Gas fired power plants purchase much of their fuel on spot markets, but some employ longer term contracts. Most coal is purchased using long term contracts. Even though the spot market price of natural gas decreased starting in early 2009, the average relative price paid by electricity generators may have taken longer to adjust.30 Using the high versus low price regime, as opposed to including prices directly in the estimating equation, avoids the the issue. The coefficients of interest in equation (2), βh,r, represent the average hourly marginal emissions in an hour for a natural gas price regime for a particular region.

Comparing coefficients in an hour across regimes reveals the changes in marginal emissions between the high and low natural gas price regimes. Using the complete set of fixed effects in equation (2) is important: our coefficient estimates are identified from variation in emissions for 30 The timing of spot input price change pass through is an important question in its own right but that we leave to future work.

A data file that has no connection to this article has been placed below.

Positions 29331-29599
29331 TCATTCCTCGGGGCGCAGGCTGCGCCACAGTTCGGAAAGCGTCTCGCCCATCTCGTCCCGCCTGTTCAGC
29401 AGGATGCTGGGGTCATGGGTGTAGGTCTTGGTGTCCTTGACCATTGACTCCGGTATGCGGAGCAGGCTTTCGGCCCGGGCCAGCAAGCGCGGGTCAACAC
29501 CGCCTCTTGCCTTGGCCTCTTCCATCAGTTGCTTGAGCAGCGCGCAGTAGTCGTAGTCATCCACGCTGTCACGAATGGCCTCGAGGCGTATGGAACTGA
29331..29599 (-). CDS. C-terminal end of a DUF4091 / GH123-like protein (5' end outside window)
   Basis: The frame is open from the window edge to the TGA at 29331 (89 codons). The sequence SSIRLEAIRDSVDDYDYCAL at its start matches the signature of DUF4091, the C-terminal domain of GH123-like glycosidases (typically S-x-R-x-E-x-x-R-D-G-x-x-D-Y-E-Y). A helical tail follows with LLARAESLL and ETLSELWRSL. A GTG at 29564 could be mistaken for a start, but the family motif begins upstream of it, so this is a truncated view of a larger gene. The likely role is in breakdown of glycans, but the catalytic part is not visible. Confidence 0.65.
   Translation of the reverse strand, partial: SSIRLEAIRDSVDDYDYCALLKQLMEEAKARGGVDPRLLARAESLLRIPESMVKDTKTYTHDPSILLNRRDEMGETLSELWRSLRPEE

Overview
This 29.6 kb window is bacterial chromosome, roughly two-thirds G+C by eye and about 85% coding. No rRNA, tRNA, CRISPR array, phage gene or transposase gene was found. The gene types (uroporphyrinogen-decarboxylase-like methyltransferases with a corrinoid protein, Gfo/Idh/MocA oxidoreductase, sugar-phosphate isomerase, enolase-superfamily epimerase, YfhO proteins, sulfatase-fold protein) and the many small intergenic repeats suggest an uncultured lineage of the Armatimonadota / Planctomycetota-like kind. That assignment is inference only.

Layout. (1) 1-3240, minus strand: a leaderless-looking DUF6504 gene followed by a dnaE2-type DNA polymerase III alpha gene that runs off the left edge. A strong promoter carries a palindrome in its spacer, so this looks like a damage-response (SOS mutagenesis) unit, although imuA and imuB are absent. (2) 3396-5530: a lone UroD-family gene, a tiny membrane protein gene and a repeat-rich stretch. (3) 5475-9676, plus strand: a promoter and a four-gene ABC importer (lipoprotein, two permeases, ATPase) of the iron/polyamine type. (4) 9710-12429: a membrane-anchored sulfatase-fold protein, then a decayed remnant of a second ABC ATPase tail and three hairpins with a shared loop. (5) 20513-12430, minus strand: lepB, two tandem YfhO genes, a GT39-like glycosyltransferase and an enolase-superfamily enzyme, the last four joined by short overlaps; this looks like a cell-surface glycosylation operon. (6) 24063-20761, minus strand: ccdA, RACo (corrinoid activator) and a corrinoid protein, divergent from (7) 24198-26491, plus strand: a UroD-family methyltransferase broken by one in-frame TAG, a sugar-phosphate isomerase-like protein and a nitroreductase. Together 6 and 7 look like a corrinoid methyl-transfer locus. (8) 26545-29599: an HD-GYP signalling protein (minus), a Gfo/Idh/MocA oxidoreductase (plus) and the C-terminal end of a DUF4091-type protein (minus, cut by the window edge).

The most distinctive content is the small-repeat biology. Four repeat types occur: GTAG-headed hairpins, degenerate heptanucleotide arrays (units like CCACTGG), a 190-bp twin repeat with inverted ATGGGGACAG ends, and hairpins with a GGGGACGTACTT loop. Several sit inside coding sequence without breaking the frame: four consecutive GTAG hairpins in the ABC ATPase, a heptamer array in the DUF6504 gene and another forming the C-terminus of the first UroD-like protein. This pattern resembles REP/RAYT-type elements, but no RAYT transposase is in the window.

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the same hour of the day for the same month-year in the same day of the week within a natural gas price regime.31 For example, variation in emissions on Mondays in January at 8am in 2007 in NERC region n identify the coefficient on β8,1,n.32 If marginal emissions are indeed affected by input price changes, it should mean that the composition of fossil fuel electricity generation also changed. As a result, we would expect the fuel source on the margin to vary over the natural gas price regime. We therefore decompose the changes in our estimated marginal emissions rates into two components: the change in the marginal emissions rate of a particular fuel and the change in the fuel sources on the margin.

The results allow us to pinpoint the source of the observed change in marginal emissions rates. If changes in fuel price have driven changes in marginal emissions rates, it should be reflected in the fuel type on the margin. Alternatively, emission rates could change due to newly installed abatement technologies or, in the case of coal, plants could switch their fuel inputs to lower sulfur coal types.33 This strategy, then, allows us to determine the change in fuel which occurs exclusively to the fuel type used for generation. We first estimate the the marginal emissions from each fuel source in each NERC region across the high and low natural gas price regimes: Eh,n,f = βh,r,n,f (loadh,n ∗ hourh ∗ regimer) + γn,f (month ∗ year ∗ hour ∗ dow) + h,n,f (3) The β coefficients represent the marginal CO2 emissions from a fuel source, in a region, for a natural gas price regime in a given hour for fuel type f.